character studio for 3ds max can data thin and convert mo cap to footstep driven animation where you can edit it as though it were hand keyed...i'm hoping that lightwave can one day take a look at this and do somthing similar as this would really be quite useful.



steve g

ajax
10-31-2004, 09:13 AM
thanks, Steve

cresshead
10-31-2004, 12:04 PM
since hearing back from splinegod about how difficult it is to handle motion capture files nativly in lightwave i'm tryng to find a workable solution by using character studio in 3ds max to load and "data thin" the mo caps then export a bone rig to drive my characters in lightwave as i prefer to render in lightwave as it looks so much better and is simpler to setup a render...

i'm using fbx export from max but "biped bones" are not supported so i'm working on a way around that shortcoming of the fbx file format by driving 3ds max native bones via the biped rig instead of the actual biped bones....
i'll let you know it it works or not!

problem solving!...fun fun fun!

steve g

SplineGod
11-07-2004, 02:53 AM
pixar hand key their animations...the do not load up motion capture files onto their chracters ....they do however "act out" the motions to either a mirror or tape it via a camcorder and use that as reference when rotomatting the 3d character in 3d.


lw has no data thinning capability when loading/editing mo cap data so you'd be better off using motionbuilder to thin data out so you can edit it before using the data in lightwave.

character studio for 3ds max can data thin and convert mo cap to footstep driven animation where you can edit it as though it were hand keyed...i'm hoping that lightwave can one day take a look at this and do somthing similar as this would really be quite useful.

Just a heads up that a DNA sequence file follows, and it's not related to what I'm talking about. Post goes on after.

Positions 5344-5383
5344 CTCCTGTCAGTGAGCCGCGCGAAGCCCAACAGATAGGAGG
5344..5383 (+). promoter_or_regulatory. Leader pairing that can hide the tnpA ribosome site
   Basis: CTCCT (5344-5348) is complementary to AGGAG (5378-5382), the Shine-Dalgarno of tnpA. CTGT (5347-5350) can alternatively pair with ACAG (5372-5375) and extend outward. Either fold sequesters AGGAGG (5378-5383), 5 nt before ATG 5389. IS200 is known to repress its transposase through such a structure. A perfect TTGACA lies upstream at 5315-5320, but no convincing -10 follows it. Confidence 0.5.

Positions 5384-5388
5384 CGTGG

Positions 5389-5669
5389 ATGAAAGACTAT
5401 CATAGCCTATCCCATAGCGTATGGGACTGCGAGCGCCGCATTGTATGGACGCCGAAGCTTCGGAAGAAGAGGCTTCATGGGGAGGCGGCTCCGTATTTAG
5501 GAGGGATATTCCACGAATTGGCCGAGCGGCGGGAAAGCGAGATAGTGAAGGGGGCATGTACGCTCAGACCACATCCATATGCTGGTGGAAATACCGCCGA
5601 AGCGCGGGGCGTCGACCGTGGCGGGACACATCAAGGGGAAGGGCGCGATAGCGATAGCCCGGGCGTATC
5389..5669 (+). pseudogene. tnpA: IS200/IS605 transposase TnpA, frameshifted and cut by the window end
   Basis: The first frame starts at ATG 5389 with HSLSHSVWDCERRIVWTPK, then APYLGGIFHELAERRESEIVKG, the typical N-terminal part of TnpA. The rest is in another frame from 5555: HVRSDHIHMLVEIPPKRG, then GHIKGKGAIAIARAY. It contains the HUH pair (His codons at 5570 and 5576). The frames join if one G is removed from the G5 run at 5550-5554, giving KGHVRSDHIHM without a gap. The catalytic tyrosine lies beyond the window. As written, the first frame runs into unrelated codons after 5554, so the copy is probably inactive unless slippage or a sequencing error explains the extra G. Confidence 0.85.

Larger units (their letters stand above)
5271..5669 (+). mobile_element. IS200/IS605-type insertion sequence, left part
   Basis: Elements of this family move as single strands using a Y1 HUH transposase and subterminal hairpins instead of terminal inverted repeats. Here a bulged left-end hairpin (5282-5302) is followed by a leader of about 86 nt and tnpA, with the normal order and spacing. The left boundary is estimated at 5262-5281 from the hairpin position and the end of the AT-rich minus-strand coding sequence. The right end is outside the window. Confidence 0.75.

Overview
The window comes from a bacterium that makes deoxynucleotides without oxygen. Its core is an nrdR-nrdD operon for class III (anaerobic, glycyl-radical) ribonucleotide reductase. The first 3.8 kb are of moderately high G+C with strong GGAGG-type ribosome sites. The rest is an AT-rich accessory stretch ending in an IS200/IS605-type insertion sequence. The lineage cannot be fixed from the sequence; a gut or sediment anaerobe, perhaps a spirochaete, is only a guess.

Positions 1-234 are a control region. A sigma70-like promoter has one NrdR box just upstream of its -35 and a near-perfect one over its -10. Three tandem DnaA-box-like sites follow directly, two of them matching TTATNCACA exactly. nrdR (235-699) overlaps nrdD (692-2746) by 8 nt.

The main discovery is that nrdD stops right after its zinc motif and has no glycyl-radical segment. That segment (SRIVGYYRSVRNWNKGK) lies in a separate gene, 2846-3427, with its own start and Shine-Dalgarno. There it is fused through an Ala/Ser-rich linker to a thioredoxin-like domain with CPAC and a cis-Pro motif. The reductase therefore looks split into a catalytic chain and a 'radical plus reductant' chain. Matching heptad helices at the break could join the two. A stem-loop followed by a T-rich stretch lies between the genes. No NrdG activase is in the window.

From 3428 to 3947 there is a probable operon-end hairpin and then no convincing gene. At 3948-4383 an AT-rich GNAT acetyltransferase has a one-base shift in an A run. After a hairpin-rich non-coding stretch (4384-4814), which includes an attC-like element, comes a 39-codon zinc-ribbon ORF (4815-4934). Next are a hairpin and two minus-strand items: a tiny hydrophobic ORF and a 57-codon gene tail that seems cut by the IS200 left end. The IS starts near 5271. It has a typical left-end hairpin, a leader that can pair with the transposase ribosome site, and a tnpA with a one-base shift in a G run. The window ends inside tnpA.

steve g
Rotomating is a quick n dirty (but easy and effective) way to copy motions.
Lightwave actually does have tools for thinning and filtering keyframes. What it lacks are tools to easily scale the data to fit the character. :)

SplineGod
11-07-2004, 02:57 AM
There's two schools of thought on which is the best method - some people prefer keyframing to mocap - it's been said that mocap gives more realistic motion than keyframes, but it takes longer to clean it up. I can't speak to that, but I think that the big kids like Disney, Pixar, etc., combine the two methods.

Dave
The reason mocap is used on pretty much every feature film that has lots of CGI characters is cost. Theres just no way that LOTR or Star Wars :AOTC for example could be done without mocap. Its just too much work to be animated by hand. :)
Mocap is never perfect so its important to have a rig that allows the motions to be tweaked or overridden. :)

prospector
11-07-2004, 05:09 PM
The "Poor Man's" motion capture achieved by strapping ping-pong balls or something equally visible on the actor's key joints, and videtaping their motions

Yep.
Did a step by step how to on another thread